Remembering Gilles at play


Saturday is the anniversary of the death of Gilles Villeneuve at Zolder in 1982. I still recall Gilles’s four years in Formula Atlantic, and his 1976 season in particular when he won all but one race and began his leap to Formula 1 legend status with Ferrari. Back in 1976 and ‘77 former March F1 and F2 team manager Ray Wardell ran Villeneuve’s Atlantic cars out of Kris Harrison’s Ecurie Canada shop in Toronto, and Wardell has some funny stories to tell about Gilles.


“I remember the first time we went to a track together,” he says. “We went to Savannah in Georgia to test the new March Atlantic car. Bobby Rahal was going to drive the car first and then Gilles was going to try it.


“Gilles was driving us in a rental car and we arrived at the track and the gate was closed. So I got out and opened it, and Gilles pulled the car through and stopped. As I was getting back in the car he decided he was going to do a tyre burnout. He just lit the rear tyres up on the rental car and kept going until one burst! There was so much smoke I couldn’t breathe and I thought, ‘What the hell have I got involved in here?’

“Then about three or four hours later we were sitting in the pitroad waiting for our turn with the new car. Gilles and I were sitting in the hire car chatting. He’d changed the flat rear tyre and Rahal cruised by on track in his hire car. Well, the conversation immediately stopped. Gilles turned on the ignition and we were off down the pitroad. He was going to catch Rahal.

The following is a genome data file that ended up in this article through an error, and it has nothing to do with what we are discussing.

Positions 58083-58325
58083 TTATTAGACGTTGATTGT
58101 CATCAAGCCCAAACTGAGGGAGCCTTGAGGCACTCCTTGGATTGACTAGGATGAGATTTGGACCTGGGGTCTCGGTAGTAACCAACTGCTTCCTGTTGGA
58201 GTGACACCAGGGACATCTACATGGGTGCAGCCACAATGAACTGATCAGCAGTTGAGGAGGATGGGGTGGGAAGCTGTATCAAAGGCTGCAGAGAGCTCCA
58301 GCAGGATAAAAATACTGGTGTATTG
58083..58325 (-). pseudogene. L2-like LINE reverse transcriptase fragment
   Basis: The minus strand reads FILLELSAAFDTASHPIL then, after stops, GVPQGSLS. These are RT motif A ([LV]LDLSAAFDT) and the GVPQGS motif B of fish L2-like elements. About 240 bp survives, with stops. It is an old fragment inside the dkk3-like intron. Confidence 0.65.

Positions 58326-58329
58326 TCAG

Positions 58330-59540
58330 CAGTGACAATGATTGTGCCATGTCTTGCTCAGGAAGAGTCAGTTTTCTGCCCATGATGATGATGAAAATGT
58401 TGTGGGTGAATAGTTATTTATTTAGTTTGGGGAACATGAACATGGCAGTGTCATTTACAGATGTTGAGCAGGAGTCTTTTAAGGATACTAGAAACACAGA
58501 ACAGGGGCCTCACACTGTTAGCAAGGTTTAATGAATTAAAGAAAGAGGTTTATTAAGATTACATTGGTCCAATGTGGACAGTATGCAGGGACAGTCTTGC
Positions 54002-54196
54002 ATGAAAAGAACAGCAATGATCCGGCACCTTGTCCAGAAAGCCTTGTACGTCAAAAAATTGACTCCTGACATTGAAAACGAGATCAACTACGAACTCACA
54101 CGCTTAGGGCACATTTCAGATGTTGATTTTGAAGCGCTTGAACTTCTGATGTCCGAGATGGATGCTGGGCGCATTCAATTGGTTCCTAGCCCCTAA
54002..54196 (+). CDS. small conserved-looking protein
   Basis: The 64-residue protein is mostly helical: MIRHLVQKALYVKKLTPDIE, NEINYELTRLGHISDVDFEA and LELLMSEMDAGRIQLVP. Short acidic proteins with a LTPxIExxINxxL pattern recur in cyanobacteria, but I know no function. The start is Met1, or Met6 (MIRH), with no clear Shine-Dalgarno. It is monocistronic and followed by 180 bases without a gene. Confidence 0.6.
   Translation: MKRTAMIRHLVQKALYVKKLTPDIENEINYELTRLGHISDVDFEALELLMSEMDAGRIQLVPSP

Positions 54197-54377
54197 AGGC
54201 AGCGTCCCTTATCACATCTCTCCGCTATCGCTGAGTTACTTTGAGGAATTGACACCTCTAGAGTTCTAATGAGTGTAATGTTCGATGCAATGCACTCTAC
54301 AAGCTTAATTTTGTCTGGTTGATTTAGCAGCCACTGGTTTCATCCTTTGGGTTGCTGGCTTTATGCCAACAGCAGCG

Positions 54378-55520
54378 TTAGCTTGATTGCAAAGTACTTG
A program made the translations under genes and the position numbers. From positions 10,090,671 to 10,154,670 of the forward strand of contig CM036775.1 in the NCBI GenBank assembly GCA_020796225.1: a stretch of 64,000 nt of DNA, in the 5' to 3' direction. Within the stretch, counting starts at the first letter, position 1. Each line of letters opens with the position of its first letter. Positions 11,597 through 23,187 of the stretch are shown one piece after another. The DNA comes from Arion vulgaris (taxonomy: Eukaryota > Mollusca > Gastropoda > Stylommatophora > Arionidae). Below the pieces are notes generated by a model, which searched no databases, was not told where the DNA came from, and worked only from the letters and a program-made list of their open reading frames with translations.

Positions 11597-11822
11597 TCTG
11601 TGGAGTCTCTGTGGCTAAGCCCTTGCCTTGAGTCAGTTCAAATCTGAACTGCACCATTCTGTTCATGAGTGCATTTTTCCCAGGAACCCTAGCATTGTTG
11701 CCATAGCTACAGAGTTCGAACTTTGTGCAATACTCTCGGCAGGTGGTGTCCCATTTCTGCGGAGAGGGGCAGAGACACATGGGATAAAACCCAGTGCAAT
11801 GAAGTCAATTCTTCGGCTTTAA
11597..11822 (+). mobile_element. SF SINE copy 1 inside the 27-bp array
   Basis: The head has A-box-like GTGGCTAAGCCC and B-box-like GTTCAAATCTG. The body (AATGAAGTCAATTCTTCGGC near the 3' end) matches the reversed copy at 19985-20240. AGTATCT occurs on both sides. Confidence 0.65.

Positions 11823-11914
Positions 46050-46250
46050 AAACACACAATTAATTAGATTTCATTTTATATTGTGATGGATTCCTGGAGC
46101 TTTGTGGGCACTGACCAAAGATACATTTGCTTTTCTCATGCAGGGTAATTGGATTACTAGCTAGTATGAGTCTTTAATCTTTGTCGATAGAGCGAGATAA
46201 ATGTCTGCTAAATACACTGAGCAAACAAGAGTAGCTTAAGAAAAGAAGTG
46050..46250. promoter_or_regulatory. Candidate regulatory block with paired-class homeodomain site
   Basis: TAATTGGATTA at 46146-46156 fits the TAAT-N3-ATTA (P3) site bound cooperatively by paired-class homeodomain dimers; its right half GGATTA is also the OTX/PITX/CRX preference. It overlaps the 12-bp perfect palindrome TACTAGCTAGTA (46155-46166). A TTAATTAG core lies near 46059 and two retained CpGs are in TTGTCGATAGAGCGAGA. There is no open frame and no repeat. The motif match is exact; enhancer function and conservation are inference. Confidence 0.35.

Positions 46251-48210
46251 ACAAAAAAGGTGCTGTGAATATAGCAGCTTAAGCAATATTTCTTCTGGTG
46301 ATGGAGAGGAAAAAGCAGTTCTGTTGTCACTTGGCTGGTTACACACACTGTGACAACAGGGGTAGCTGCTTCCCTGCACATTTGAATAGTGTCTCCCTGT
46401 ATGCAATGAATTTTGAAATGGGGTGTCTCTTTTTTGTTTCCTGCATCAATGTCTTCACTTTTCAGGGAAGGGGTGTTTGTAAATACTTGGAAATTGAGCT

“We were hauling ass down the straight and there was almost a 90-degree corner at the end. I was thinking, ‘He’s gonna brake. No, he’s not gonna brake!’ And he threw the rental car sideways. I was hanging onto the hand-strap on the roof and my feet were almost in Villeneuve’s lap as we went around this right-hander on two wheels. I thought, ‘my God!’ I’d never seen car control like this. He kept going round the track like that until some more tyre tread flew off and he had to stop. That was Gilles. Any opportunity he had he was going to drive fast.”


Wardell recalls how close the Villeneuve family was and how champion-to-be Jacques behaved as a child. “I had quite a nice relationship with the family. Gilles and Joann were inseparable and little Jacques hardly spoke any English. He would come creeping round the car and if he saw me standing there he’d come running by and kick me in the shins. Then he’d run away laughing his head off!”

Wardell also recalls that, fierce racer though Gilles was, he was also an eminently fair sportsman. “Obviously he had a good working relationship with Jody [Scheckter], who I enjoyed working with as well. I think Gilles was lucky to go to Ferrari with the other driver being someone like Scheckter. On a couple of occasions Gilles actually tried to help Jody win races or points to win the championship.

“And of course who can forget that 1979 French Grand Prix when Gilles and René Arnoux had their fantastic wheel-to-wheel race, both of them racing as hard as humanly possible but both leaving each other room? They weren’t trying to be dangerous in any way. They were just being full-blown racing drivers. It was wonderful to watch.”

It was indeed.

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